Charles and Anna soon discover that a dangerous Fae being is on the loose, replacing human children with simulacrums. The Fae’s cold war with humanity is about to heat up—and Charles and Anna are in the cross fire.

Book Review:

DEAD HEAT makes me want to howl at the moon.

It’s that good folks — good enough to send me into a frenzied weekend of rereading the entire Alpha & Omega series and then right back into DEAD HEAT again. Yup. I read this book twice in a week and loved it both times. I was like an obsessed werewolf on the hunt. I couldn’t turn the pages quickly enough.

I’ve liked Anna and Charles since CRY WOLF in 2008. Alpha & Omega is one of my very favorite paranormal romance series because it has all the things! Anna and Charles are great characters; they defy genre stereotypes and have a relationship I love (and I’m really picky on romance). The paranormal aspects are there; I enjoy how the author writes werewolves and her fae are super creepy. The stories are always interesting, as are the side characters. Really. I could go on and on about this series.

I think DEAD HEAT might be the best installment yet. It’s the fourth book in the series, and while I think you should read all of them, I also think you could dive right into this book and not be lost. It’s been almost 3 years since I read the third book, FAIR GAME, and I was okay. Events are loosely connected, but as the series goes on, I feel like each book is more independent.

In DEAD HEAT, Anna and Charles go to Arizona to buy a horse for Anna’s birthday. They stay with the local alpha, Hosteen. Hosteen’s son, Joseph, is one of the very few people Charles cares about other than his family. But Joseph is dying, leaving Charles to wonder if it’s worth the pain of being close to someone who will die. It’s a difficult conundrum, considering Anna wants to have children. And then Hosteen’s great-grandchildren are attacked by a deadly fae, sending our main pair on a hunt with the FBI and Cantrip for a missing child.

It sounds like a lot, right? But it’s not. I adore Patricia Briggs’ writing. She’s got this way of sucking me into a book, making me care about every single character, and making me want to be there. When I was reading DEAD HEAT, I wanted to be a werewolf. I wanted to have Anna and Charles’ relationship (and I’m a single-for-life woman). I like how Anna and Charles support each other, but they also know how to let the other stand alone when necessary. Their relationship feels so real to me, and that’s not usually something I say. I felt Patricia Briggs’ love for everything she wrote about, from Arabian horses to Anna and Charles to Hosteen and Joseph.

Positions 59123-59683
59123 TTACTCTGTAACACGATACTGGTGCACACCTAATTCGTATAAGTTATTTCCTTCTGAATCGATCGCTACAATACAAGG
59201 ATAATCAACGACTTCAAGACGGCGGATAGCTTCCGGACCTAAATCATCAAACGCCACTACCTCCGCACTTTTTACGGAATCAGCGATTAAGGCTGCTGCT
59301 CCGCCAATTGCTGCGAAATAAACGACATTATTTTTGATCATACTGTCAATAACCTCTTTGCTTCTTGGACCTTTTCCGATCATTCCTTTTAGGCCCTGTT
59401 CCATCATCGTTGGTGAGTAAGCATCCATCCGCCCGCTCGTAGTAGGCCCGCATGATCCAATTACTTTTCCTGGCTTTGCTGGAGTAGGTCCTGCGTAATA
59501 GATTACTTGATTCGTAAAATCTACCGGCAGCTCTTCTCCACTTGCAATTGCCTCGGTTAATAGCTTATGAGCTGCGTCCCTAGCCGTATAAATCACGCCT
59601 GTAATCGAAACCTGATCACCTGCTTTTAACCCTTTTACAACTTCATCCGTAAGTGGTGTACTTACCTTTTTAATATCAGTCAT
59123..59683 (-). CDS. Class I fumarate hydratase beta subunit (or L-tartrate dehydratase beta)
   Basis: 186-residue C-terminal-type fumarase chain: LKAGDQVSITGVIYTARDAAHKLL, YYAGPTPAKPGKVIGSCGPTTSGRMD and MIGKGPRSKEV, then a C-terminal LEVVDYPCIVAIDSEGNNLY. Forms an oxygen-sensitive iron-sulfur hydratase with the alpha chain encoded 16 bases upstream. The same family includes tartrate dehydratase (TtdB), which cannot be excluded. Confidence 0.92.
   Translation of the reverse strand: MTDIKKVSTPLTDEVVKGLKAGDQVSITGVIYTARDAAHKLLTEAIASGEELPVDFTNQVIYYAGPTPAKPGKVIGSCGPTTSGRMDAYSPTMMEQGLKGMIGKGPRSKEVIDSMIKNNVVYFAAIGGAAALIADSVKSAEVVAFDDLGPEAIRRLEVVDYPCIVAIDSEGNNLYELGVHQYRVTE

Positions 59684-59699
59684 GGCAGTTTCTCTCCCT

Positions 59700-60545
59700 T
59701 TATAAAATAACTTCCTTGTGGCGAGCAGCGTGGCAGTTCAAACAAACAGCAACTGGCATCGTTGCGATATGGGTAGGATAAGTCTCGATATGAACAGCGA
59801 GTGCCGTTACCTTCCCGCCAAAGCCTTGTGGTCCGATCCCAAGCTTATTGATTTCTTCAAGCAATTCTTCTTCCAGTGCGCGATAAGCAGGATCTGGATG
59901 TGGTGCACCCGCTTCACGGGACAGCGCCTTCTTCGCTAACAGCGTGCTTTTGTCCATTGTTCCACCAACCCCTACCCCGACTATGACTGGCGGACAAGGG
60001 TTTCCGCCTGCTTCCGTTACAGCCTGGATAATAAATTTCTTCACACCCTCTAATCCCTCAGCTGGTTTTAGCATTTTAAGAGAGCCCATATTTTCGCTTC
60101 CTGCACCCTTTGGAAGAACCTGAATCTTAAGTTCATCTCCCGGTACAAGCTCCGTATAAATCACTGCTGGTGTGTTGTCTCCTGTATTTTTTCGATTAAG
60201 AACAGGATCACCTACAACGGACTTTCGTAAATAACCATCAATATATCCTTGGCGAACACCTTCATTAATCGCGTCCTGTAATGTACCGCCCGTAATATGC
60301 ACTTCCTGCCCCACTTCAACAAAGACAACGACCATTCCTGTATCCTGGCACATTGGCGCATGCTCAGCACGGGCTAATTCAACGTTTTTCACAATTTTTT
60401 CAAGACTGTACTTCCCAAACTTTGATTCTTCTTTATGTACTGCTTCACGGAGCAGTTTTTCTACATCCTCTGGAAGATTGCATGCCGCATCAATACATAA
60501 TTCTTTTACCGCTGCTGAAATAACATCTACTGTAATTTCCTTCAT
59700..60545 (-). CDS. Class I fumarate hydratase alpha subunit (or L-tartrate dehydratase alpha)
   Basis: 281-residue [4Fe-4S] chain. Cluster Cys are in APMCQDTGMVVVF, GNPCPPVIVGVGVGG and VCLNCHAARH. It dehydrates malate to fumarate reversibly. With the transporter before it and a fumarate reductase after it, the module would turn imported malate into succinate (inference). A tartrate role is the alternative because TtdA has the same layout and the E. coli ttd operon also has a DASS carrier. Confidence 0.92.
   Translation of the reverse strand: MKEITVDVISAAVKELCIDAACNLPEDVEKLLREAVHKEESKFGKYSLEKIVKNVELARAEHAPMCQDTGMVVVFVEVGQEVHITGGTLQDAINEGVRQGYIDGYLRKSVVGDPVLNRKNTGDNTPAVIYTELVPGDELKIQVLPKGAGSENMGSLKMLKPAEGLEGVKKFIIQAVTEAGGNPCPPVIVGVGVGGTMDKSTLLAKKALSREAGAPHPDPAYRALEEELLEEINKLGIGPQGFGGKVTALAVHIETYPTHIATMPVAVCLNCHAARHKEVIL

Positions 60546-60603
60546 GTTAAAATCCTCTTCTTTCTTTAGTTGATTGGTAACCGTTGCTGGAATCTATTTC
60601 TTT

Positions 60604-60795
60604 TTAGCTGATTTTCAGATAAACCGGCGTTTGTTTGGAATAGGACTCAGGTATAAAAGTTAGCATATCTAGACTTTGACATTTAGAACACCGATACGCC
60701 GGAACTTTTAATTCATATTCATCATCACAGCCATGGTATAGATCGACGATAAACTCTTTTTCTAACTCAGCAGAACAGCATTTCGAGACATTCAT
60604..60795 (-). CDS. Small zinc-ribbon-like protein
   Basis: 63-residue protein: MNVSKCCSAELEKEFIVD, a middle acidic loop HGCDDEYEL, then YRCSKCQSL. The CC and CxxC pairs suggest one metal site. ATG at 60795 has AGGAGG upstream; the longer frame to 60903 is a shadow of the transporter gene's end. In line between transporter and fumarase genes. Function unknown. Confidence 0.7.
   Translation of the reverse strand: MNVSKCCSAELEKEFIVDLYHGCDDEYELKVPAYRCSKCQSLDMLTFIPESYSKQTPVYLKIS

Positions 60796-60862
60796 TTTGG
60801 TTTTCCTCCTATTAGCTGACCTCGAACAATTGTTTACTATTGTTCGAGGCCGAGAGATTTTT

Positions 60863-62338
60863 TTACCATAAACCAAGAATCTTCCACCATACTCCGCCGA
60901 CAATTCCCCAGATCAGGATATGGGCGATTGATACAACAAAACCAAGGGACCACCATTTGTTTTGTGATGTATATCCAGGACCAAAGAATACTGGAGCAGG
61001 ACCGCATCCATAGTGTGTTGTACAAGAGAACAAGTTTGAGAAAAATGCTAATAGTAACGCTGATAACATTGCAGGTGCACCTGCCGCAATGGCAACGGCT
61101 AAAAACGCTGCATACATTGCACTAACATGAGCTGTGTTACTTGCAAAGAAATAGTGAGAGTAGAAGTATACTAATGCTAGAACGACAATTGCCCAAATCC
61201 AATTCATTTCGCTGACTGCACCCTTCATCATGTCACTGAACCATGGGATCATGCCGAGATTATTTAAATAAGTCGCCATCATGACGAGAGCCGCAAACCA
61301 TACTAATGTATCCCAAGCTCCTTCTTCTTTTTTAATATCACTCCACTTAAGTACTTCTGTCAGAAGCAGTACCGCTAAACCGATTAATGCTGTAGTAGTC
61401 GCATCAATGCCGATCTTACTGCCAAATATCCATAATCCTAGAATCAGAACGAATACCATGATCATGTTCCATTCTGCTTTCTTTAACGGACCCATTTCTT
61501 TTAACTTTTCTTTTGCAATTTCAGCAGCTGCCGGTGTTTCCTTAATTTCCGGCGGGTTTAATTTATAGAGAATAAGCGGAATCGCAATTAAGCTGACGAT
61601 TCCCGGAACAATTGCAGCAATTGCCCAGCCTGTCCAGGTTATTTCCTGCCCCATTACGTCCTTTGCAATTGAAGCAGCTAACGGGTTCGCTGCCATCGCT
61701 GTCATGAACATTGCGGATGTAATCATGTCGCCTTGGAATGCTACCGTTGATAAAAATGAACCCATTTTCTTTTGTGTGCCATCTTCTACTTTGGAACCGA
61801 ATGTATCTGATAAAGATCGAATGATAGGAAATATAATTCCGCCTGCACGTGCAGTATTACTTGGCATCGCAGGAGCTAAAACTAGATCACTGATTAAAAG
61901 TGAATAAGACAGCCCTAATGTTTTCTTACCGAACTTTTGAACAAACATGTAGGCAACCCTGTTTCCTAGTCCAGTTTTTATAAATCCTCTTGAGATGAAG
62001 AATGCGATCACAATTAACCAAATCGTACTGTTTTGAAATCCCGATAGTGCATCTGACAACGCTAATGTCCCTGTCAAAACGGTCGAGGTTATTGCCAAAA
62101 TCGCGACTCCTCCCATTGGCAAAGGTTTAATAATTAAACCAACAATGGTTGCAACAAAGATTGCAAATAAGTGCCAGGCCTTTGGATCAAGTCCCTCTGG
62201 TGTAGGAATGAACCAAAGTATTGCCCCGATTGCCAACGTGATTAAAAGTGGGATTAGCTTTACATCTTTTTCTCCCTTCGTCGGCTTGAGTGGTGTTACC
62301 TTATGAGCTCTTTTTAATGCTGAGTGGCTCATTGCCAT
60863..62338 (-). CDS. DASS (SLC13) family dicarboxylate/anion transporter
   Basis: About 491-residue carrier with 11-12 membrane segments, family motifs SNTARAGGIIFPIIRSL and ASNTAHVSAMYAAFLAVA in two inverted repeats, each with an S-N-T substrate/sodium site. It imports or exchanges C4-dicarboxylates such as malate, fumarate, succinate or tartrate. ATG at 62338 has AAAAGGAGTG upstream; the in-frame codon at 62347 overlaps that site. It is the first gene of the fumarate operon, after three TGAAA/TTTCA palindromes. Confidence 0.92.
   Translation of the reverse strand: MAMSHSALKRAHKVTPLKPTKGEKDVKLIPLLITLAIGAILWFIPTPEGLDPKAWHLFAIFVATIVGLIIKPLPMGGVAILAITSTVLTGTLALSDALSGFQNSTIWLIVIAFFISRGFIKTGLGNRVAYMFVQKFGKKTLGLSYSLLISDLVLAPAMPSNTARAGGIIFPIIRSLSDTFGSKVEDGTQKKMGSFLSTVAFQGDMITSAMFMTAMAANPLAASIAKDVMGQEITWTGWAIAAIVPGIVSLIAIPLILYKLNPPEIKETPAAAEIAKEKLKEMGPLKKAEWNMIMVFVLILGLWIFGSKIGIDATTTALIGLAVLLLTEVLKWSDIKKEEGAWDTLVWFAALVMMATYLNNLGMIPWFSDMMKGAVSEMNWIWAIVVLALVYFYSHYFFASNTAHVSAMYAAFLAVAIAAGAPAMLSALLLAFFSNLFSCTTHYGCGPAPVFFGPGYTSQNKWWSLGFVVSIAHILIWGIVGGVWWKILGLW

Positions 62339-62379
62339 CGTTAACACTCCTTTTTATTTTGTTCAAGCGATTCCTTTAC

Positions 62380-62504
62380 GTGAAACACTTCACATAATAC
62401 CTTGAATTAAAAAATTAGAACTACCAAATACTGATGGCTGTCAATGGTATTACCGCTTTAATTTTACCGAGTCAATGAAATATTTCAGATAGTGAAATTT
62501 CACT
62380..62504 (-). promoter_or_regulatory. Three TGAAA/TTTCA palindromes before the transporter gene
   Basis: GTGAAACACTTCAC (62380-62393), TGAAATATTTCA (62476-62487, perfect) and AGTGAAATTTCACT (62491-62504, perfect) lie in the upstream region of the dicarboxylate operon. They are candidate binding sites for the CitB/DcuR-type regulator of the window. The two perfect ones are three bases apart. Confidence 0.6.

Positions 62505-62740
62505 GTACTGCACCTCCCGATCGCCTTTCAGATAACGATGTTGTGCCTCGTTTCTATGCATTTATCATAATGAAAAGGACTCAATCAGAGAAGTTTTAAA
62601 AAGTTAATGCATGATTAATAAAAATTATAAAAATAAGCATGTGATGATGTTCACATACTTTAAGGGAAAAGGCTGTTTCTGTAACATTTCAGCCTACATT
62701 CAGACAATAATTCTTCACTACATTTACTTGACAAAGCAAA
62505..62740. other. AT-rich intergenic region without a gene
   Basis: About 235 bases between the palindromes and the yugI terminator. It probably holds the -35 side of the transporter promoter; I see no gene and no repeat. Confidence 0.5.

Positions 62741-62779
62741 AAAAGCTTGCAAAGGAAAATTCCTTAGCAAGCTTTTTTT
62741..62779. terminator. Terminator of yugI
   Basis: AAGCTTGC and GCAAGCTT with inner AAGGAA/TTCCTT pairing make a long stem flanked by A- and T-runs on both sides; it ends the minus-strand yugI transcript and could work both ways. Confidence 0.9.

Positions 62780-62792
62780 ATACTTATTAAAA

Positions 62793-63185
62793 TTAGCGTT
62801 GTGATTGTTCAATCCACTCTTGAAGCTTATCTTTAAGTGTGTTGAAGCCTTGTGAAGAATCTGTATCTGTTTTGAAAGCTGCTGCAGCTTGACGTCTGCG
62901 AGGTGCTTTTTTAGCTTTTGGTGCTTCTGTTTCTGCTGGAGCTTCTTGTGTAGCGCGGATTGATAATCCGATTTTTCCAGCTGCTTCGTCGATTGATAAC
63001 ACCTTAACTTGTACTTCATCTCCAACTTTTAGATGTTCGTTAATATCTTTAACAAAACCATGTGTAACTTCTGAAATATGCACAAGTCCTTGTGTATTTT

I just couldn’t get enough of DEAD HEAT. So good. Arrooooo!

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– leeanna

Book Review: Paper Things by Jennifer Richard Jacobson

Book Review: Paper Things by Jennifer Richard JacobsonPaper Things by Jennifer Richard Jacobson
Published by Candlewick Press on February 10, 2015
Genres: Contemporary, Middle Grade
Pages: 384
Format: ARC
Source: Amazon Vine
Goodreads
5 Stars
When forced to choose between staying with her guardian and being with her big brother, Ari chose her big brother. There’s just one problem—Gage doesn’t actually have a place to live.

When Ari’s mother died four years ago, she had two final wishes: that Ari and her older brother, Gage, would stay together always, and that Ari would go to Carter, the middle school for gifted students. So when nineteen-year-old Gage decides he can no longer live with their bossy guardian, Janna, Ari knows she has to go with him. But it’s been two months, and Gage still hasn’t found them an apartment. He and Ari have been "couch surfing," staying with Gage’s friend in a tiny apartment, crashing with Gage’s girlfriend and two roommates, and if necessary, sneaking into a juvenile shelter to escape the cold Maine nights. But all of this jumping around makes it hard for Ari to keep up with her schoolwork, never mind her friendships, and getting into Carter starts to seem impossible. Will Ari be forced to break one of her promises to Mama? Told in an open, authentic voice, this nuanced story of hiding in plain sight may have readers thinking about homelessness in a whole new way.

Book Review:

I was drawn to PAPER THINGS because Ari and her brother Gage are homeless. I hadn’t yet seen this topic covered in a middle-grade book, and I was curious as to how the author would handle it. I admit, I don’t have any experience or real knowledge of homelessness, but I think the author did an incredible job of showing it in a way kid and adult readers can empathize with Ari.

Only eleven, Ari has already been through a lot. Her father died in Afghanistan; she never knew him. Her mother died a few years ago. Since then, she and her brother have stayed with her mother’s best friend, Janna. But Gage and Janna don’t get along, so when Gage decides to leave, Ari goes with him, because their mother wanted them to stay together.